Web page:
Political correctness is not the only source of damage to language. Indeed, outright implicit statism has been around much longer than PC. Take, for example, a common question asked when people move: “How are the schools in your area?” By this they of course mean government schools. Then there is the space program (NASA primarily), the post office, the police, the roads. These endless the-daisms are the not unexpected result of the monopolization of goods and services by the state.
The vast majority of people take these the-daisms for granted. One would suspect, however, that unless you lived in a heavily statist society, the majority of the population would reject the idea of having a single provider of homes, food, media or news. “How is the housing in your district?” or maybe “How is the grocery store?” In some states that’s already the case for liquor stores.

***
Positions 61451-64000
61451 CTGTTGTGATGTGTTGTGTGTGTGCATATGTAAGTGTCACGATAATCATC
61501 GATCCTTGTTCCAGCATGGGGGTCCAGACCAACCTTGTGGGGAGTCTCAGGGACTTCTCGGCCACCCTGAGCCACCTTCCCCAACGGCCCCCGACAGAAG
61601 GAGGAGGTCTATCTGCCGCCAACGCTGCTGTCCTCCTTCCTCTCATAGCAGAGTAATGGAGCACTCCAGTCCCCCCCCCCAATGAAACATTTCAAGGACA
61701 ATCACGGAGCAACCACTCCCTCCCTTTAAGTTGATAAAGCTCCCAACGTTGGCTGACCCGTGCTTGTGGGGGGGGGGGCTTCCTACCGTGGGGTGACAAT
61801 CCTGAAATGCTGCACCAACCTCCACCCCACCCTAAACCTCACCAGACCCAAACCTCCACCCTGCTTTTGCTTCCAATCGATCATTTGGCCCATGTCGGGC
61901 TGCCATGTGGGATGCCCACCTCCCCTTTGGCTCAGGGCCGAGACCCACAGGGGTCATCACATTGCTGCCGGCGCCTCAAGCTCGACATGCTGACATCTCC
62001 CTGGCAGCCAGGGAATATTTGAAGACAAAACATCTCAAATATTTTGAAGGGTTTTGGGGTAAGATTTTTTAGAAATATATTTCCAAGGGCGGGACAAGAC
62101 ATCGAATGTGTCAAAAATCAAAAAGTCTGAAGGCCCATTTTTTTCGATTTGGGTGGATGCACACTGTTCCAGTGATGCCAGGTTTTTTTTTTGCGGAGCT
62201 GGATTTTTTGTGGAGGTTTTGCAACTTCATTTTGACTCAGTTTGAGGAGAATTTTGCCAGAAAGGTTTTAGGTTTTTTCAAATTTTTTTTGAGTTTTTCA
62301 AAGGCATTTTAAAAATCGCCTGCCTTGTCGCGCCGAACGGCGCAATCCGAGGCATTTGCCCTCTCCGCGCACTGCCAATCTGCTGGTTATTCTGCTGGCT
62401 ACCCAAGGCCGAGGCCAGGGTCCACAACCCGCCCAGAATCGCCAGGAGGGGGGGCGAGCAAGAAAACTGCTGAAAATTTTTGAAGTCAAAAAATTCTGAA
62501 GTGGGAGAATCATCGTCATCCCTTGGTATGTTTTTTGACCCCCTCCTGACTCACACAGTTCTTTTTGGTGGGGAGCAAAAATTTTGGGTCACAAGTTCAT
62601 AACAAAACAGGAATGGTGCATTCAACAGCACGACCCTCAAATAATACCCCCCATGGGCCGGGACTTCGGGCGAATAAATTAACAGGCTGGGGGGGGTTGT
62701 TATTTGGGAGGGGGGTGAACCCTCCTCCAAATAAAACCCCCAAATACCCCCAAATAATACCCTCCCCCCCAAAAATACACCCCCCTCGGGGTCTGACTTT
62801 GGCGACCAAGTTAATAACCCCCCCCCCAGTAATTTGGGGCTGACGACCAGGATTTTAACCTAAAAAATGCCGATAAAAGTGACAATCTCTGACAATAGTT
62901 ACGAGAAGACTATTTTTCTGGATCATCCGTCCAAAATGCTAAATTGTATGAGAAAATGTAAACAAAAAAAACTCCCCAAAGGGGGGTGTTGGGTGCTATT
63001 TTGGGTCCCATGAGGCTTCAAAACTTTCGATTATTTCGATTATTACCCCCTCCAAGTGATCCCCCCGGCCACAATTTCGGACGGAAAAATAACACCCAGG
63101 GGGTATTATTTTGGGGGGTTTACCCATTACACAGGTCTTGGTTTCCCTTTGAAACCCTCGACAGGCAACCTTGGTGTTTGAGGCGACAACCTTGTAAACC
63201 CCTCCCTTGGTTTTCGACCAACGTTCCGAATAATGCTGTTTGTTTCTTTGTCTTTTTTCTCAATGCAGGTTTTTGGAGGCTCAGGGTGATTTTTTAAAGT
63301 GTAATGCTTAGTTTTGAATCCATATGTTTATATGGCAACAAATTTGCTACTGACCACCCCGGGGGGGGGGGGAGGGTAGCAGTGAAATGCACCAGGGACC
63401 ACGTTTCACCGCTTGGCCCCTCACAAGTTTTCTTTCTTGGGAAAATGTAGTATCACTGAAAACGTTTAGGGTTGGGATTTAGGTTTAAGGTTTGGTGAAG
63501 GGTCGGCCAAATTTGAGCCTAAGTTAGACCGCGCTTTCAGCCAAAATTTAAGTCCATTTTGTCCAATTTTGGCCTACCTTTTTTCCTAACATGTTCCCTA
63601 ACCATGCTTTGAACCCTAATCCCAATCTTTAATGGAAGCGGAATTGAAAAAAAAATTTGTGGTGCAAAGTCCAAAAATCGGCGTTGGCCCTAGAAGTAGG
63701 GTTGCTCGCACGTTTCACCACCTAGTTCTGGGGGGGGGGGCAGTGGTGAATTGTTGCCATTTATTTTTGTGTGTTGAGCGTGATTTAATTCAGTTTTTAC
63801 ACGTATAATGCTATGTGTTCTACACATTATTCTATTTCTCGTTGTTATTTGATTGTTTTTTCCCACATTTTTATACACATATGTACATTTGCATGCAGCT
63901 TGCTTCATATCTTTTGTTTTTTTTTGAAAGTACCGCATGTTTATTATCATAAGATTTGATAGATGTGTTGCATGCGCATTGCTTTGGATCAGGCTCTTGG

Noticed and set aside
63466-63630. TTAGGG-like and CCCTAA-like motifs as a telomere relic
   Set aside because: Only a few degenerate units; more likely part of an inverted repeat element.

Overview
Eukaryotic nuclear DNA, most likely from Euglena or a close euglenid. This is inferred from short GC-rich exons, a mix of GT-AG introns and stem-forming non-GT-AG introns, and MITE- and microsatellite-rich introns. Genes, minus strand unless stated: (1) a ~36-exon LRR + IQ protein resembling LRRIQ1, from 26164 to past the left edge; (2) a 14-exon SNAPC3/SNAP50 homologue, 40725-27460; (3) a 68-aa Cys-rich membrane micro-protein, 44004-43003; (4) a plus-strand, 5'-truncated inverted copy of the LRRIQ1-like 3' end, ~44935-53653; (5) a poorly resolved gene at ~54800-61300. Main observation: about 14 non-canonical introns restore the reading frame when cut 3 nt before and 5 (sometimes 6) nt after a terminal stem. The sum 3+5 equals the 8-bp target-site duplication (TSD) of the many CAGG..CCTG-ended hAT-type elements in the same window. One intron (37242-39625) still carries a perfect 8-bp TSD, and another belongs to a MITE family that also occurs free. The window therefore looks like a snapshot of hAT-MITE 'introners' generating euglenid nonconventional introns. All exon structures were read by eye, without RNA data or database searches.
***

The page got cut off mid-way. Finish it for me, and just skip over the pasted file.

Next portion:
Even in industries where there is some competition, such as media distribution companies, we see the-daisms: the phone company or the cable company. Due to government intervention, these providers often obtain the monopolistic, legislative right to operate in a certain area, shutting out potential competitors.
It would sound ridiculous to ask about “the pencil system” or “the restaurant system.” Yet it is somehow perfectly fine to have, or to want to have, a uniform, government health system — the health care system. How unfortunate.